Penalties and imprisonment
A business that breaches the civil cartel prohibitions or commits a criminal cartel offence may be ordered to pay a pecuniary penalty. The maximum amount of the penalty is the greater of:
- $10 million
- three times the total value of the benefit gained by the business as a result of the breach, or
- 10 per cent of the business's annual turnover (including related bodies corporate) during the 12‑month period ending at the end of the month in which the business committed, or began committing, the offence.
Individuals personally involved in a cartel could also face criminal or civil penalties, including:
- up to 10 years in jail and/or penalties of up to $420 000 per criminal cartel offence
- a pecuniary penalty of up to $500 000 per civil contravention.
It is illegal for a corporation to indemnify its officers against legal costs and any financial penalty.
Damages (compensation order)
In addition to the imposition of penalties, businesses that breach competition laws may be required to pay compensation to the victims of the anti-competitive conduct. For example, a customer who has been overcharged as a result of a price fixing cartel agreement is able to sue to recover the amount of the overpayment. Compensation can also be recovered from individuals running the company if they were involved in the contravention. The court also has the power to make other orders to overcome losses, such as an order that varies the terms of supply contracts.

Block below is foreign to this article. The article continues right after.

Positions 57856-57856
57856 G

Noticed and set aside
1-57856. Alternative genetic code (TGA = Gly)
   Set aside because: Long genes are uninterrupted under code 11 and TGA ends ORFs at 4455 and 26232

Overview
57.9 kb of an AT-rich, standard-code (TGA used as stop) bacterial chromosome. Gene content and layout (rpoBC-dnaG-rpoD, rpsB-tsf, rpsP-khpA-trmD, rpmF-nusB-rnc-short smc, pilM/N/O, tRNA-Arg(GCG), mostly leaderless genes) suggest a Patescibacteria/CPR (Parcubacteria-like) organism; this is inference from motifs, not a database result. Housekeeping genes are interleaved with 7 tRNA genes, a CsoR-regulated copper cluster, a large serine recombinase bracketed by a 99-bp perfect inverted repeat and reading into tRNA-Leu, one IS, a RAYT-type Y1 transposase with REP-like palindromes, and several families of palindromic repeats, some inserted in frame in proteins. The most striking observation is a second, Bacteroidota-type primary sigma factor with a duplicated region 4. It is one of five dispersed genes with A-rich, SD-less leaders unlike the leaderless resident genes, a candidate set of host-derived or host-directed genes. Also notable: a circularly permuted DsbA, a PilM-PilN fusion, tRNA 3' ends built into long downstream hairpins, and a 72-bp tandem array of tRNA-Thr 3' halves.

A person or business that contravenes competition laws may be subject to a range of other court orders.
- Injunctions: these are court orders that requires a business or individual to do or refrain from doing particular acts.
- Other orders: businesses that breach, and employees involved in those breaches, can also be ordered to:
- establish a compliance program
- establish an education and training program
- revise internal operations
- disclose specified information to specified persons
- publish a corrective advertisement
- Disqualification orders: on the application of the ACCC, the Court may order that a person involved in a breach of the CCA be disqualified from managing a corporation for such a period as it considers appropriate.